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Computer grinds to a halt

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Hi, I'm making a small framework for making Direct3D games (mainly just for myself), called DXW. I seem to be having a weird problem in which my programs use up the entire CPU's time and don't let any other programs use any (so it takes around 5 minutes to close the damn thing when it locks up). I found out that calling 'Sleep(1)' fixes it, but I'm positive that last time I made a framework (recoding because I lost it in a HD crash), I didn't need to call that. It used 99% CPU time but it didn't 'hog' like it's doing now. This is the code in question:
while (DXW_HandleMessages()) {
	dxw_device->Clear(0,NULL,D3DCLEAR_TARGET,0x00000000,1.0f, 0);
	dxw_device->BeginScene();
	dxw_device->EndScene();
	dxw_device->Present(0,0,0,0);
	//Sleep(1); 
}
And here's DXW_HandleMessages() :
bool DXW_HandleMessages() {
	MSG msg;

	while (PeekMessage(&msg,dxw_window,0,0,PM_REMOVE)) {
		TranslateMessage(&msg);
		DispatchMessage(&msg);
		
		while (PeekMessage(&msg,0,WM_QUIT,WM_QUIT,PM_REMOVE)) {
			if (msg.message == WM_QUIT) return false;
		}
	}
	
	return true;
}
This is my initialisation code:
memset(¶ms,0,sizeof(params));
params.BackBufferWidth = width;
params.BackBufferHeight = height;
params.BackBufferFormat = format;
params.MultiSampleType = D3DMULTISAMPLE_NONE;
params.MultiSampleQuality = 0;
params.SwapEffect = D3DSWAPEFFECT_DISCARD;
params.hDeviceWindow = window;
params.Windowed = !fullscreen;
params.EnableAutoDepthStencil = false;
params.AutoDepthStencilFormat = D3DFMT_UNKNOWN;
params.Flags = 0;
params.FullScreen_RefreshRateInHz = D3DPRESENT_RATE_DEFAULT;
params.PresentationInterval = D3DPRESENT_INTERVAL_DEFAULT;
result = dxw_d3d->CreateDevice( D3DADAPTER_DEFAULT,D3DDEVTYPE_HAL,
				window,
				D3DCREATE_HARDWARE_VERTEXPROCESSING,
				¶ms,
				&dxw_device);

I'm guessing that some of the initialisation parameters I've used this time may be different to the ones I used last time. Any ideas? Thanks, Kris [Edited by - Kris_A on July 2, 2005 10:54:16 AM]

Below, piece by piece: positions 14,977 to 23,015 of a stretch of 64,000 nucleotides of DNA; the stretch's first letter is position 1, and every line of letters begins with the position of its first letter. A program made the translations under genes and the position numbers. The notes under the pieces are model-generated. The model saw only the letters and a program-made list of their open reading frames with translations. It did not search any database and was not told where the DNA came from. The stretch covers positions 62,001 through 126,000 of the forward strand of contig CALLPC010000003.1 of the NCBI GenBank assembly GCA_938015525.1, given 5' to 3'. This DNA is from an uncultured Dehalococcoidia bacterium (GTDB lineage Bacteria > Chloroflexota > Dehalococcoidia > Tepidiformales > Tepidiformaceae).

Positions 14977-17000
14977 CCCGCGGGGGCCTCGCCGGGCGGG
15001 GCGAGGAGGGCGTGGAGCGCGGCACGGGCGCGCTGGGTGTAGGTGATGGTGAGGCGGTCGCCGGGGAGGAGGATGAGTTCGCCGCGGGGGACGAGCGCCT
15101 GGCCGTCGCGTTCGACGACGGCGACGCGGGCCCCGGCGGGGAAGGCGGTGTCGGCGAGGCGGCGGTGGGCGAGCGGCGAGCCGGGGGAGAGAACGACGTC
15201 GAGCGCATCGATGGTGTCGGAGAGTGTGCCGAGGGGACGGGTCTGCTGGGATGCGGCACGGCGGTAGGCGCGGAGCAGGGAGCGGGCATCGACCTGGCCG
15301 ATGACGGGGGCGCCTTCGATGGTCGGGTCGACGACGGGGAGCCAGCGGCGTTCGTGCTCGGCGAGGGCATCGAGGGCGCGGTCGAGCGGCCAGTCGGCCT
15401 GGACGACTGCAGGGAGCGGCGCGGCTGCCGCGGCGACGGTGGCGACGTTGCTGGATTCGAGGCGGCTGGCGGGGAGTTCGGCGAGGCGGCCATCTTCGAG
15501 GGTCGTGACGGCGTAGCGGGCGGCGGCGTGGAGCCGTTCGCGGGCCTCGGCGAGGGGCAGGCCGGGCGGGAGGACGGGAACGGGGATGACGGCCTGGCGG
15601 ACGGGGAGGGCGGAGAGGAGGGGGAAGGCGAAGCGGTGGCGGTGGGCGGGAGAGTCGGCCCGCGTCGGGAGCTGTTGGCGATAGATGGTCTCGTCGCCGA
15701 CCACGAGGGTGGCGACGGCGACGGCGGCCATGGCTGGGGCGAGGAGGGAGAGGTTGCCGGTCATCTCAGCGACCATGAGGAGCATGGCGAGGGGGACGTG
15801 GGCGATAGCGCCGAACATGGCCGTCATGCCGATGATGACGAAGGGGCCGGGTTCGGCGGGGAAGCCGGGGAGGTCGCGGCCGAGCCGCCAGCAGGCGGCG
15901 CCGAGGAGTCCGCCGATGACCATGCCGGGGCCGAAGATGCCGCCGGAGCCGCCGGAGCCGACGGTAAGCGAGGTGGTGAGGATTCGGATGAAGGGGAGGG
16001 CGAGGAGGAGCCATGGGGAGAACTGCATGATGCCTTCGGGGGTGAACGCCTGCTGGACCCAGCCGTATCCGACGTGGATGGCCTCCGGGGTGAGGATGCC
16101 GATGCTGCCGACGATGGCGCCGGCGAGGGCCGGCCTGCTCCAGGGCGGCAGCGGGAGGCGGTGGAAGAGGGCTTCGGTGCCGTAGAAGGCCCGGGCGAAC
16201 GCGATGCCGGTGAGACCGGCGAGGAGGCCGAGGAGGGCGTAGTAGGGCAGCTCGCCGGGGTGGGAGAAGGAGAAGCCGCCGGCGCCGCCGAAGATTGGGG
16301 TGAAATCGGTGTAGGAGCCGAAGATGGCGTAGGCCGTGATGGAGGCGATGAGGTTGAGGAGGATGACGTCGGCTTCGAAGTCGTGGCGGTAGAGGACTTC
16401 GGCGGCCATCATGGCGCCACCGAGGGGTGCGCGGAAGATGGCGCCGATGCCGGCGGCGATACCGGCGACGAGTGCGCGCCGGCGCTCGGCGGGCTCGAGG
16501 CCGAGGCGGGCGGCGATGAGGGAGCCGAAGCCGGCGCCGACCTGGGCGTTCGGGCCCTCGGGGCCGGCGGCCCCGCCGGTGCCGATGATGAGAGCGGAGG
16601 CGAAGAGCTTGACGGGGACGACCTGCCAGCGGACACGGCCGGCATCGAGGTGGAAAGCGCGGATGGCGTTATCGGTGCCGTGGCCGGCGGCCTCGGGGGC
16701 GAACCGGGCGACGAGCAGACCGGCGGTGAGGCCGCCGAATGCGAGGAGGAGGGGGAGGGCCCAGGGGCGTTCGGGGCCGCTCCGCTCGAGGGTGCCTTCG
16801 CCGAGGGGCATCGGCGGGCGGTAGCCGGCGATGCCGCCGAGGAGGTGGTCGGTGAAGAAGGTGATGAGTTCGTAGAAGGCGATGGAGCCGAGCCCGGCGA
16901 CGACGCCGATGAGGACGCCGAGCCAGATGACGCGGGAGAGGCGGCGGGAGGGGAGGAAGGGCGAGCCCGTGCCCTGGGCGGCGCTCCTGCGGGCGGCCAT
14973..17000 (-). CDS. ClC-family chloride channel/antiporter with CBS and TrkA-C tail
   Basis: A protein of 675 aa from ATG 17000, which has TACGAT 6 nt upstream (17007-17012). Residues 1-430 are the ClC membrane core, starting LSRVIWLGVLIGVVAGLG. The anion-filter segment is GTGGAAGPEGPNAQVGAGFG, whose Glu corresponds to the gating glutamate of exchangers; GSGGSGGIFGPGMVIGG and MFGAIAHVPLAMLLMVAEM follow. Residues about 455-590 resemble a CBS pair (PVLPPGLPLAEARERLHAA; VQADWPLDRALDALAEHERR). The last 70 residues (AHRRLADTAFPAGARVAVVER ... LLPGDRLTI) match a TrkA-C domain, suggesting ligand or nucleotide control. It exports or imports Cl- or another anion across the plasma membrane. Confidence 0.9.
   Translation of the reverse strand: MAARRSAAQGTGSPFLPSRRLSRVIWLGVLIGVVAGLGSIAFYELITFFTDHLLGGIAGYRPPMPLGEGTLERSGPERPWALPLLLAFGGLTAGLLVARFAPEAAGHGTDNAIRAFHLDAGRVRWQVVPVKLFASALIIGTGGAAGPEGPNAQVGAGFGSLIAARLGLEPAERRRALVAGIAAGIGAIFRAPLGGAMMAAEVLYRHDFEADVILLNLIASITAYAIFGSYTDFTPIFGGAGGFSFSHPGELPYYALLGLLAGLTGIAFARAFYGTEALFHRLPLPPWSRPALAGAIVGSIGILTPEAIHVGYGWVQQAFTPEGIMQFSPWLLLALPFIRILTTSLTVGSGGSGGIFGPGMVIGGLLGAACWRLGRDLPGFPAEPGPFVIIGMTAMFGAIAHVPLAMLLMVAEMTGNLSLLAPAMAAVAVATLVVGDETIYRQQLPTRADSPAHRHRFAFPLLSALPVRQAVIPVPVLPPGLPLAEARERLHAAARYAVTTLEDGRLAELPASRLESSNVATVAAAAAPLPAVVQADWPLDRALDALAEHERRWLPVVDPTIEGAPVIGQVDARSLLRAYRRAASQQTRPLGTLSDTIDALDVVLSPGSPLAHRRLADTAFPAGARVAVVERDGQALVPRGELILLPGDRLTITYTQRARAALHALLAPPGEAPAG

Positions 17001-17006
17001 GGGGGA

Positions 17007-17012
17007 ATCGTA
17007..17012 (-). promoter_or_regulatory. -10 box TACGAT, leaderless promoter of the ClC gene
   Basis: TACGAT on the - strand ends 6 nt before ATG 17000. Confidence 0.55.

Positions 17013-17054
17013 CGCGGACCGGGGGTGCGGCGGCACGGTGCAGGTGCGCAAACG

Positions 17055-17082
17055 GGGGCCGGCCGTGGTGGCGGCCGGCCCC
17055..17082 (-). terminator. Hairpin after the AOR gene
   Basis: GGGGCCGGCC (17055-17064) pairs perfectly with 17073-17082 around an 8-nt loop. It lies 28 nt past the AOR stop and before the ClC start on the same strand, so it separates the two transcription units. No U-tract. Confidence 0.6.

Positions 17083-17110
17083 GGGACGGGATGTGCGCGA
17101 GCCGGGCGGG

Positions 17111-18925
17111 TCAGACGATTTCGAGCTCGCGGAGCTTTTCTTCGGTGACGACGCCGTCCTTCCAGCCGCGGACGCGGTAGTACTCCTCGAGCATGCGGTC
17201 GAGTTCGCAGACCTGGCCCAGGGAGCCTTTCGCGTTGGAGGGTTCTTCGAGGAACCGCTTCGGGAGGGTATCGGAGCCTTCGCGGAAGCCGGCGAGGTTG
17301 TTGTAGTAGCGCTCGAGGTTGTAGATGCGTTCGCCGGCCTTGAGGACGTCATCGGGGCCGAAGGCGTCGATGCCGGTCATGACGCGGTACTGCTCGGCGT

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Here's my message handler:

LRESULT WINAPI MsgProc( HWND hWnd, UINT msg, WPARAM wParam, LPARAM lParam )
{
switch( msg )
{
case WM_DESTROY:
PostQuitMessage( 0 );
return 0;

case WM_PAINT:
ValidateRect( hWnd, NULL );
return 0;
}

return DefWindowProc( hWnd, msg, wParam, lParam );
};

You need to place a DefWindowProc command in there, otherwise all other messages that you didn't process stay in the message loop, slowing down your program considerably.

Hope this works, send me a private message on your results. I may still be able to help you.

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Quote:
Original post by Kris_A
[code]bool DXW_HandleMessages() {
MSG msg;

while (PeekMessage(&msg,dxw_window,0,0,PM_REMOVE)) {
TranslateMessage(&msg);
DispatchMessage(&msg);

while (PeekMessage(&msg,0,WM_QUIT,WM_QUIT,PM_REMOVE)) {
if (msg.message == WM_QUIT) return false;
}
}

return true;
}


There's no need for the internal while loop. Do something like this:

MSG msg;
while (PeekMessage(&msg,dxw_window,0,0,PM_REMOVE))
{
if(WM_QUIT == msg.message)
return false;

TranslateMessage(&msg);
DispatchMessage(&msg);

return true;
}

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I tried that, and it doesn't work - the MSDN says that the WM_QUIT message isn't sent to a particular window, it's just sent to the program, hence the inner loop with '0' as the window.

Just tried the ValidateRect code - and it WORKS! Thanks! Could anyone explain why adding it actually prevents the lockup?

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Quote:
Original post by Kris_A
I tried that, and it doesn't work - the MSDN says that the WM_QUIT message isn't sent to a particular window, it's just sent to the program, hence the inner loop with '0' as the window.

Ah, apologies. I thought your outer loop had a 0 window parameter.

Quote:
Just tried the ValidateRect code - and it WORKS! Thanks! Could anyone explain why adding it actually prevents the lockup?

If you don't validate the window rectangle, windows keeps sending your application WM_PAINT messages.

EDIT: And also if you weren't delegating the messages you didn't handle to DefWindowProc, they'd stay in the message queue.

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